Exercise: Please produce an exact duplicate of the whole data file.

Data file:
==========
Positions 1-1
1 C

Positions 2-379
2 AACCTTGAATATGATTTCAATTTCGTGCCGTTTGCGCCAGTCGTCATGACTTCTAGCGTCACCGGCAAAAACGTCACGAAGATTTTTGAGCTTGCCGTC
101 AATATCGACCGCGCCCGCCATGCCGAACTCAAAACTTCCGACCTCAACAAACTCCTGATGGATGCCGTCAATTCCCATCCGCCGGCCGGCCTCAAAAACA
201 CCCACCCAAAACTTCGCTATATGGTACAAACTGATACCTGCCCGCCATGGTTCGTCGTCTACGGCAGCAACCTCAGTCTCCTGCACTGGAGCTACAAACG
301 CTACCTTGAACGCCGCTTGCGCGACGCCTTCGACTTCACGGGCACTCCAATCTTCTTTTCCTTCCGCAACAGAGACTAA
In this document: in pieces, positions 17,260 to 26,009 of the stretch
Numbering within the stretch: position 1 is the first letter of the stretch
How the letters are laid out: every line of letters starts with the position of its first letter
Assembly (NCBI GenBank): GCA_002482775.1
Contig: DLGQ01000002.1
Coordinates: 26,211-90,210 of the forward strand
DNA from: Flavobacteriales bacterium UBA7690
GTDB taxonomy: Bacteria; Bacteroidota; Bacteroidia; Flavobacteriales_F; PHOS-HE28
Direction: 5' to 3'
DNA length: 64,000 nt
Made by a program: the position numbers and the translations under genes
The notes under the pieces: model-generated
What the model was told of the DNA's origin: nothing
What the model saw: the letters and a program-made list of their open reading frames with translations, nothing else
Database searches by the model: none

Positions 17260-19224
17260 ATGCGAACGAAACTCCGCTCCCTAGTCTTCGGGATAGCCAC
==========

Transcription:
Positions 1-1
1 C

Positions 2-379
2 AACCTTGAATATGATTTCAATTTCGTGCCGTTTGCGCCAGTCGTCATGACTTCTAGCGTCACCGGCAAAAACGTCACGAAGATTTTTGAGCTTGCCGTC
101 AATATCGACCGCGCCCGCCATGCCGAACTCAAAACTTCCGACCTCAACAAACTCCTGATGGATGCCGTCAATTCCCATCCGCCGGCCGGCCTCAAAAACA
201 CCCACCCAAAACTTCGCTATATGGTACAAACTGATACCTGCCCGCCATGGTTCGTCGTCTACGGCAGCAACCTCAGTCTCCTGCACTGGAGCTACAAACG
301 CTACCTTGAACGCCGCTTGCGCGACGCCTTCGACTTCACGGGCACTCCAATCTTCTTTTCCTTCCGCAACAGAGACTAA
In this document: in pieces, positions 17,260 to 26,009 of the stretch
Numbering within the stretch: position 1 is the first letter of the stretch
How the letters are laid out: every line of letters starts with the position of its first letter
Assembly (NCBI GenBank): GCA_002482775.1
Contig: DLGQ01000002.1
Coordinates: 26,211-90,210 of the forward strand
DNA from: Flavobacteriales bacterium UBA7690
GTDB taxonomy: Bacteria; Bacteroidota; Bacteroidia; Flavobacteriales_F; PHOS-HE28
Direction: 5' to 3'
DNA length: 64,000 nt
Made by a program: the position numbers and the translations under genes
The notes under the pieces: model-generated
What the model was told of the DNA's origin: nothing
What the model saw: the letters and a program-made list of their open reading frames with translations, nothing else
Database searches by the model: none

Positions 17260-19224
17260 ATGCGAACGAAACTCCGCTCCCTAGTCTTCGGGATAGCCAC